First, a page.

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Pardon me Boy, but the Chattanooga Choo-choo is way out of line


I seem to have upset some railway fans by reminding them that it is an outdated technology. I wasn't able to answer them here or over at Longsider's as we were away for the weekend.
We drove a 100 miles to some friends, it took about 2:30 hours. I note that if I wanted to repeat the journey this afternoon by train we would have to get six miles to our local station and a similar distance by taxi at the other end. The train would take 3:51 and cost £63.50 for cattle class - a fairer comparison for comfort would be first class at £127.00, so for the four of us it would cost £500.
My car costs were a lot less than that.

Any speed comparisons with railways assume you want to travel from and to stations. It is door to door time that counts and railways lose to cars and long distance coaches nearly always.

(To answer the critics to get to York from my local station by rail is 4:17, by car from my home 4:20 according to Google maps).

The comparison for commuter travel should be against specialist coaches running in coach lanes.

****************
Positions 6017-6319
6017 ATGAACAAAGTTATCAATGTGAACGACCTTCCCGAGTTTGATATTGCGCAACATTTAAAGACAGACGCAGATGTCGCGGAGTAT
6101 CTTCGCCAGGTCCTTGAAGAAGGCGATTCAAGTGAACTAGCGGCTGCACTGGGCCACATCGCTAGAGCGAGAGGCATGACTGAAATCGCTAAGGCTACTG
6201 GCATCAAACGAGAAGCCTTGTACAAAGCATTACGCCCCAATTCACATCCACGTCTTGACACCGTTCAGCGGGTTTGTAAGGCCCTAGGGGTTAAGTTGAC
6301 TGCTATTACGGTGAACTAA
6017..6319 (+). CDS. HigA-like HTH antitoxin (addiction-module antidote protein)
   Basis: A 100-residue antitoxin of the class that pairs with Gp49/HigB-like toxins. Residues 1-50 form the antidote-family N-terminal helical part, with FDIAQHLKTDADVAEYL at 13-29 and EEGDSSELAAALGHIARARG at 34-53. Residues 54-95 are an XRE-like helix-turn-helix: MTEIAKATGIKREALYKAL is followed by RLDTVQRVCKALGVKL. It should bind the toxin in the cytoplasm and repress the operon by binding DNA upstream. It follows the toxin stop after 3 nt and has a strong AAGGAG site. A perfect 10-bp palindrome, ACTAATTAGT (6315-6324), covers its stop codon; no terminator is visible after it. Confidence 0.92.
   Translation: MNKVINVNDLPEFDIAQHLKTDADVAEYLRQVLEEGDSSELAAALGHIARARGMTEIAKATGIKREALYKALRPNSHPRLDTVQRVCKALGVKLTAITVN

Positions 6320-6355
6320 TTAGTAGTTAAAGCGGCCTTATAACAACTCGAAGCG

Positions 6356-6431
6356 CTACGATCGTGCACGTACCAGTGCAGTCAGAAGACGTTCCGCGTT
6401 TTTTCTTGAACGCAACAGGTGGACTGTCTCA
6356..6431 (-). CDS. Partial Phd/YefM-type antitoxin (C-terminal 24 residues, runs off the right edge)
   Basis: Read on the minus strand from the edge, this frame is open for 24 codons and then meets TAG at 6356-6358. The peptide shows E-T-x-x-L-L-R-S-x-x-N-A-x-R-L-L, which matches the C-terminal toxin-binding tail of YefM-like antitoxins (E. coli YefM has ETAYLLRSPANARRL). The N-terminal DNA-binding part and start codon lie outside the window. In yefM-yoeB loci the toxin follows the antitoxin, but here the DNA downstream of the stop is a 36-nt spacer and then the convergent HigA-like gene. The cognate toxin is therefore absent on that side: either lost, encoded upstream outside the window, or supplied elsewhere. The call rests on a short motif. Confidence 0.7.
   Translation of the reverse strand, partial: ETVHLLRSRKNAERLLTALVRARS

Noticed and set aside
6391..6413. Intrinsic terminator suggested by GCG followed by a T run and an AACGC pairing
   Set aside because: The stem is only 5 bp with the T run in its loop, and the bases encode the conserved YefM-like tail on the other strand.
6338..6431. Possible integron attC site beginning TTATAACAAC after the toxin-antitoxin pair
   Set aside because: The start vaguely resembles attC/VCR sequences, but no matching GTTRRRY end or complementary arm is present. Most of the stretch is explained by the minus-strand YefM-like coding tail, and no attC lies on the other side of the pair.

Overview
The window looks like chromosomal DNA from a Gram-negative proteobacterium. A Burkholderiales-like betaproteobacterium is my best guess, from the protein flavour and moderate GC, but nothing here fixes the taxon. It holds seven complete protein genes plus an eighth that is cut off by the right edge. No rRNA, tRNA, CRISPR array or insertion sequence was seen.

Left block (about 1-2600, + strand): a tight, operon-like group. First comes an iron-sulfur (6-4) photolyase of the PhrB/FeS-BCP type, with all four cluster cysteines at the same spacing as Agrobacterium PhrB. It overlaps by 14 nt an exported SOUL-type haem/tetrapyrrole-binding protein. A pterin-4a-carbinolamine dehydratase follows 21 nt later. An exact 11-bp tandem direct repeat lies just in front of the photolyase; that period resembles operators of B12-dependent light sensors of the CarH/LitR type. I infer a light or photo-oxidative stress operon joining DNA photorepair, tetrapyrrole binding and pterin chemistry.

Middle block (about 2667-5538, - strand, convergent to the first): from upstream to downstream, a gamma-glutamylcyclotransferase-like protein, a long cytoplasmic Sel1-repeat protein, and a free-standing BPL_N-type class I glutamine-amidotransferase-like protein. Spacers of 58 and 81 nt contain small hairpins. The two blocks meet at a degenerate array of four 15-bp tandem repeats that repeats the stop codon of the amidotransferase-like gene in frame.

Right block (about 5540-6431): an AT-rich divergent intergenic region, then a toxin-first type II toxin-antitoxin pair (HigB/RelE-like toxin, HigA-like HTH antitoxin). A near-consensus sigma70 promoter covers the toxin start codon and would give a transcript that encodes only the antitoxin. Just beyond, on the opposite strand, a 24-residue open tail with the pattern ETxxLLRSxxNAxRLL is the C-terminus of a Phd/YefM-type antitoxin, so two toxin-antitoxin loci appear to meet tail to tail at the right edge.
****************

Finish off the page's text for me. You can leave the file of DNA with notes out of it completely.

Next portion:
To take an American example - The Lincoln Tunnel provides a dedicated bus lane, in the direction from New Jersey to Manhattan, during the morning peak hours of 06:10 am to 10:00 am. During these four hours, the typical flow is 1700 buses, each carrying on average 36 passengers.

I make that 61,000 on one lane through a tunnel. Waterloo doesn't manage double that on all its lanes. (Land value taxation on the space anyone?)

Look at the photo above from Google of Paddington station and the A40 - which one is moving more people? Go and search the line, look at other stations, you will see the same thing - the tracks are nearly always empty because you can't get the density of traffic onto rail that you can on road.

Safety - comparisons of safety are difficult because on roads we have traffic, including walkers and cyclists who not comparable to the rail network - the comparison should be with trunk roads and motorways and the figures and caveats are here. It is a wash.
But one area where rail is detrimental to public safety is the cost of safety measures. Lives are worth about £1 million in terms of public spend to save, that's not my figure that is what as a society we act as though we believe and the is the figure the Government uses in pricing road safety. On the railways figures of £30-50 million spend to save one life are mooted. Which is an extraordinary waste. That safety money could save 29 more people if spent on roads.